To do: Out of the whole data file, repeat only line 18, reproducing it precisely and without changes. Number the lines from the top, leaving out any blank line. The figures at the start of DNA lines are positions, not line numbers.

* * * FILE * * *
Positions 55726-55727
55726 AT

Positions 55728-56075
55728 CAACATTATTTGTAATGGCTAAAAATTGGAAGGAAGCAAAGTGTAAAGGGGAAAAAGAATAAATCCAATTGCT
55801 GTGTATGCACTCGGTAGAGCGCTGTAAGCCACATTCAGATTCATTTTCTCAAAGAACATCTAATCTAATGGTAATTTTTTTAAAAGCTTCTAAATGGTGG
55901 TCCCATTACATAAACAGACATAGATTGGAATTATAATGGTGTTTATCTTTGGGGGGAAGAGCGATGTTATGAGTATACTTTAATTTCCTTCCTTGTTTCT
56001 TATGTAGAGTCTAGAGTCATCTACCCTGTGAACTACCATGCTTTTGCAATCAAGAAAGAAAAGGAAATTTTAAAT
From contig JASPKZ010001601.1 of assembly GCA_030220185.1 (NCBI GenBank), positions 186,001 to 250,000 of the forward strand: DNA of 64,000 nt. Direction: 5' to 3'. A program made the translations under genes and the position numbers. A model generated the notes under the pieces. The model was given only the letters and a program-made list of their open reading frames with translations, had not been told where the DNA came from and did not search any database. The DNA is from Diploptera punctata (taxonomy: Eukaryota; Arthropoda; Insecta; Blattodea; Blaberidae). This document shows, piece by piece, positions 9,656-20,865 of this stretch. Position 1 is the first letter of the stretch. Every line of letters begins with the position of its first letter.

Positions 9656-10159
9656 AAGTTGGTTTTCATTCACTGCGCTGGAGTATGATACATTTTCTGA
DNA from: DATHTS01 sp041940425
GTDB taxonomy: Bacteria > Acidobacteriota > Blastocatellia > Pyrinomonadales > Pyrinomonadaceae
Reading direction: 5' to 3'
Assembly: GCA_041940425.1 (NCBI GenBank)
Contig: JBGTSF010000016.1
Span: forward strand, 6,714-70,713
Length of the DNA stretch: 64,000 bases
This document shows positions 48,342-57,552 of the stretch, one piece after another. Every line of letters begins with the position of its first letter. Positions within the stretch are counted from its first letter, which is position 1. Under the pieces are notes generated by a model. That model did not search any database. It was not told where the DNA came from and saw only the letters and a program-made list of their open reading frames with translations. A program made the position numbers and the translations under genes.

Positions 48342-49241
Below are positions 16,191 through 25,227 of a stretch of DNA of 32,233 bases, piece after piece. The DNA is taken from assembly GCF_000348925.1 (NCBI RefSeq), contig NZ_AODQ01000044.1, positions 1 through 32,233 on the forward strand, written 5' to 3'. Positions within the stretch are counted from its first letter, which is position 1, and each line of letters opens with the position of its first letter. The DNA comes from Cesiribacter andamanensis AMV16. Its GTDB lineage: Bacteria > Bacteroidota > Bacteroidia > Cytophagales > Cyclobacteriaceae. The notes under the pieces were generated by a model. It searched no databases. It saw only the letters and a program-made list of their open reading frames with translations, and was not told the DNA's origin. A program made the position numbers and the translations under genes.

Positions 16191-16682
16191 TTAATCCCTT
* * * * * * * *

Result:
This document shows positions 48,342-57,552 of the stretch, one piece after another. Every line of letters begins with the position of its first letter. Positions within the stretch are counted from its first letter, which is position 1. Under the pieces are notes generated by a model. That model did not search any database. It was not told where the DNA came from and saw only the letters and a program-made list of their open reading frames with translations. A program made the position numbers and the translations under genes.